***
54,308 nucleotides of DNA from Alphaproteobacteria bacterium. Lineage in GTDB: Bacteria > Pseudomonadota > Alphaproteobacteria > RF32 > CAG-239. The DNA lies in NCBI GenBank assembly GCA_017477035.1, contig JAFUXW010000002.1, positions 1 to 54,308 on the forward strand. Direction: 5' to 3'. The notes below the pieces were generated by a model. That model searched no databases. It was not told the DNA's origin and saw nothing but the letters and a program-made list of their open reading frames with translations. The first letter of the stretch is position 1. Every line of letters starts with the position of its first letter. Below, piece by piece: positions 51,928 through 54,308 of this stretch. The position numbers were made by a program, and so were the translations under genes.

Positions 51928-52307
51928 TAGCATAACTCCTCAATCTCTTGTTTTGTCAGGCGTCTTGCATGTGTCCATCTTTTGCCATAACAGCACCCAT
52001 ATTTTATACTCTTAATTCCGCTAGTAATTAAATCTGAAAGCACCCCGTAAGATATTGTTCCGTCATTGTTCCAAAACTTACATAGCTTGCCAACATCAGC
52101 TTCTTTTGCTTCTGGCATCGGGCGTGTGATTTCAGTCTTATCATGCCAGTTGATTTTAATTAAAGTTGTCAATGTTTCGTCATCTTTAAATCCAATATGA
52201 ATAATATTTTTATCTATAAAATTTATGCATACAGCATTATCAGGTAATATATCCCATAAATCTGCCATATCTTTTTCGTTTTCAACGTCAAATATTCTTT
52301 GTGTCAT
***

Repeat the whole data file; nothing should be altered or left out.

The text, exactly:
54,308 nucleotides of DNA from Alphaproteobacteria bacterium. Lineage in GTDB: Bacteria > Pseudomonadota > Alphaproteobacteria > RF32 > CAG-239. The DNA lies in NCBI GenBank assembly GCA_017477035.1, contig JAFUXW010000002.1, positions 1 to 54,308 on the forward strand. Direction: 5' to 3'. The notes below the pieces were generated by a model. That model searched no databases. It was not told the DNA's origin and saw nothing but the letters and a program-made list of their open reading frames with translations. The first letter of the stretch is position 1. Every line of letters starts with the position of its first letter. Below, piece by piece: positions 51,928 through 54,308 of this stretch. The position numbers were made by a program, and so were the translations under genes.

Positions 51928-52307
51928 TAGCATAACTCCTCAATCTCTTGTTTTGTCAGGCGTCTTGCATGTGTCCATCTTTTGCCATAACAGCACCCAT
52001 ATTTTATACTCTTAATTCCGCTAGTAATTAAATCTGAAAGCACCCCGTAAGATATTGTTCCGTCATTGTTCCAAAACTTACATAGCTTGCCAACATCAGC
52101 TTCTTTTGCTTCTGGCATCGGGCGTGTGATTTCAGTCTTATCATGCCAGTTGATTTTAATTAAAGTTGTCAATGTTTCGTCATCTTTAAATCCAATATGA
52201 ATAATATTTTTATCTATAAAATTTATGCATACAGCATTATCAGGTAATATATCCCATAAATCTGCCATATCTTTTTCGTTTTCAACGTCAAATATTCTTT
52301 GTGTCAT